Those who are “joined … so closely to the world around us that we can feel the … extinction of a species as a painful disfigurement” (Pope Francis) often feel, and sometimes read about, the need for a prayer or ritual to help us grieve. I felt that need especially after researching and writing my last two blogs.
My Lent 2015 Creation Covenant resource concludes its five weeks with a grieving prayer, but that does not fill an immediate need. I have found no prayer or ritual on the internet for this purpose and can find no national or international day of mourning for extinct species or ruined ecosystems. (Please let me know if you find one or both.)
I wrote what follows for myself and anyone else who wants to use it on whatever day or whatever occasion seems fitting. By all means alter it in any way that will help you grieve, alone or with a group. Share freely.
For a two page (4 sides) copy of the prayer: Extinction Grieving Prayer.
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Use two candles; prepare suggested (or other) music and video. Directions are starred. Adapt in any way that facilitates use.
. . .today, the dusky seaside sparrow
became extinct. It may never be as famous
as the pterodactyl or the dodo,
but the last one died today . . . .
An excerpt from “Science” by Alison Hawthorne Deming
What you call resources, we call our relatives. Source unknown.
* Light the first candle. It honors all the species that have gone extinct in our lifetimes.
Great Giver of Life, we pause to remember our place at the beginning of the Sixth Great Extinction on Planet Earth. For 13.8 billion years creation has been groaning: bringing to birth, becoming more complex, more organized, more conscious. The other great extinctions during the past 450 million years happened by forces beyond anyone’s control. Now, for the first time, our species is ruining whole ecosystems, aborting entire interdependent species. We acknowledge that we play a part in this dying by our carelessness, ignorance, and indifference. Forgive us our part in the death of healthy ecosystems and the resulting extinction of creatures in whom we believe divinity lives and acts.
We affirm the Sacred Mystery that caused and continues Creation.
We affirm the 13.8 billion years of our Universe.
We affirm the billions of galaxies, each with its billions of solar systems and stars.
We affirm the multiple transformations during the 4.5 billion years of Mother Earth’s life so far, and the relentless evolution towards ever-greater consciousness in the future.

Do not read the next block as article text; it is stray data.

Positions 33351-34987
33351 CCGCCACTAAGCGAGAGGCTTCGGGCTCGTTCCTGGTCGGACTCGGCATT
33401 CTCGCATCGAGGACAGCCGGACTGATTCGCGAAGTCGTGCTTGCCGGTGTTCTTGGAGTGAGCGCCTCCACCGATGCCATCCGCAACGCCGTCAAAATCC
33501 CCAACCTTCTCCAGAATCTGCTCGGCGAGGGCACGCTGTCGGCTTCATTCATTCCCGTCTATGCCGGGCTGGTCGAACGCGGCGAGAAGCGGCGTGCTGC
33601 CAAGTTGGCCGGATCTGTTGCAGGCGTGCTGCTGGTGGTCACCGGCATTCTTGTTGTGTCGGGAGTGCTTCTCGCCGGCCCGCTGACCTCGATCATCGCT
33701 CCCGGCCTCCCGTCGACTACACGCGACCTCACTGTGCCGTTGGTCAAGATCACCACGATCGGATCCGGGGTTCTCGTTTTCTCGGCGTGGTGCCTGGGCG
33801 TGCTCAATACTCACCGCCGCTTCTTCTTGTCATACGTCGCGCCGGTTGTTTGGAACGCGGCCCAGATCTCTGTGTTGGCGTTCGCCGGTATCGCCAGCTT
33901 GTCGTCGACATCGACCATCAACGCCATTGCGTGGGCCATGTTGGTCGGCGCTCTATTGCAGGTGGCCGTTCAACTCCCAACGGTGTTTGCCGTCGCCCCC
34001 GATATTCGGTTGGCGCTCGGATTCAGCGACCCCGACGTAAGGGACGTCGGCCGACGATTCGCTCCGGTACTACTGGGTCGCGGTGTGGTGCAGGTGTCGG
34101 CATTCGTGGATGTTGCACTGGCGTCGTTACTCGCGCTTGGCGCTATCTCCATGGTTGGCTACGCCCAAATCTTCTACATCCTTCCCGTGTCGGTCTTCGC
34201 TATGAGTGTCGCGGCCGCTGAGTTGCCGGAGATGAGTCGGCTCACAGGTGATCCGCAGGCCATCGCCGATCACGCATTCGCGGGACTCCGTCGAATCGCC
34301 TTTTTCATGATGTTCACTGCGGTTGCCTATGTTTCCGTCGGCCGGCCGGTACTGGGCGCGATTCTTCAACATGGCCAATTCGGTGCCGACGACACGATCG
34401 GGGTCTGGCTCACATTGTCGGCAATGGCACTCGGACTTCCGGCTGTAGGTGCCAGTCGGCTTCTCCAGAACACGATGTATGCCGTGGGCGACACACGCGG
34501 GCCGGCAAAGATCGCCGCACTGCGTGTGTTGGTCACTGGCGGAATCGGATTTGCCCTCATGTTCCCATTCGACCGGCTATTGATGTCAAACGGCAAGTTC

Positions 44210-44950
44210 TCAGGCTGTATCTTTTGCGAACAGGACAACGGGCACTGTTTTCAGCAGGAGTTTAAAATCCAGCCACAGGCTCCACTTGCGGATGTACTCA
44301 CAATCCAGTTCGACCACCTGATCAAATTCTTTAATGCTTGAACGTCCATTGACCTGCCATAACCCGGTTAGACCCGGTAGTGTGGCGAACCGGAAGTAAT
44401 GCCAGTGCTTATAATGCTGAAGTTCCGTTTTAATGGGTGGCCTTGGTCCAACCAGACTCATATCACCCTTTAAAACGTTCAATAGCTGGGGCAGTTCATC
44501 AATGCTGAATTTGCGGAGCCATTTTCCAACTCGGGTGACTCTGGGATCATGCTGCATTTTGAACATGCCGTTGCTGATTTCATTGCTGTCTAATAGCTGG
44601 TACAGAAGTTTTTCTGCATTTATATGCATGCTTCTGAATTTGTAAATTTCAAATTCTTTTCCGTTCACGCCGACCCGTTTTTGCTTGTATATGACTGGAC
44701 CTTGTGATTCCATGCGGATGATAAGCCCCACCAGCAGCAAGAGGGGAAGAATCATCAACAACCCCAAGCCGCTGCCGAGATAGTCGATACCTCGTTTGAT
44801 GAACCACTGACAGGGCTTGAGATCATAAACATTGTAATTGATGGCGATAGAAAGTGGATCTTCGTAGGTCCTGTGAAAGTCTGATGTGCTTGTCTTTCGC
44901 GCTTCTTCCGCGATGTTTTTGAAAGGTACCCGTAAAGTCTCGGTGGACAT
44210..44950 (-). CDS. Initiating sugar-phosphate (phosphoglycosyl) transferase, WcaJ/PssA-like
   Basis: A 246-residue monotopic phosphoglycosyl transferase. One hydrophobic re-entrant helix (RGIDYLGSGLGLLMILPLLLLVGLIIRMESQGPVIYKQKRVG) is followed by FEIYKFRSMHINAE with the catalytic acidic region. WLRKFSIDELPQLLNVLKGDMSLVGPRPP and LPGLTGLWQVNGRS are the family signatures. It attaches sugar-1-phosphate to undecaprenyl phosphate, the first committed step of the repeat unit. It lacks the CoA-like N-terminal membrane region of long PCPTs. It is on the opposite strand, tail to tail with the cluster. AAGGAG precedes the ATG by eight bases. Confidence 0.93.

We affirm the millions of species that have inhabited our planet in beautifully-webbed communities: microorganisms, plants, fish, birds, mammals . . . .
We affirm that we came from Earth and exist, like all species, in a communion of subjects.
We grieve humans’ lack of awareness of, and concern about, the destruction of interdependent communities that have taken billions of years to develop.
We grieve the climate disasters that extinguish habitats and the multiple species within them.
We grieve the more than one-in-four flowering plants, the one-in-five mammals, the nearly one-in-three amphibians, and the one-in-eight birds that are vulnerable to being wiped out completely. (International Union for the Conservation of Nature)
We grieve the Golden Toad, native to Costa Rica. It has not been seen since 1989, when a single male was found, the last of its species.
We grieve the Pyrenean Ibex. The last of this species naturally born was a female, Celia, who died in 2000.
We grieve the St. Helena Olive, a small spreading tree, the last of which perished in 2003 primarily due to deforestation and invasive plants.
We grieve all our extinct brother and sister species, the amphibians, fish, birds, mammals, plants and trees, and their diminished habitats.
We grieve the humans whose sustenance and livelihoods are threatened by this disruption in the food web.
We grieve the deaths of ecological martyrs: Sister Dorothy Stang, Dian Fossey, Chico Mendes, and the over 900 other activists slain since 2004. (Global Witness)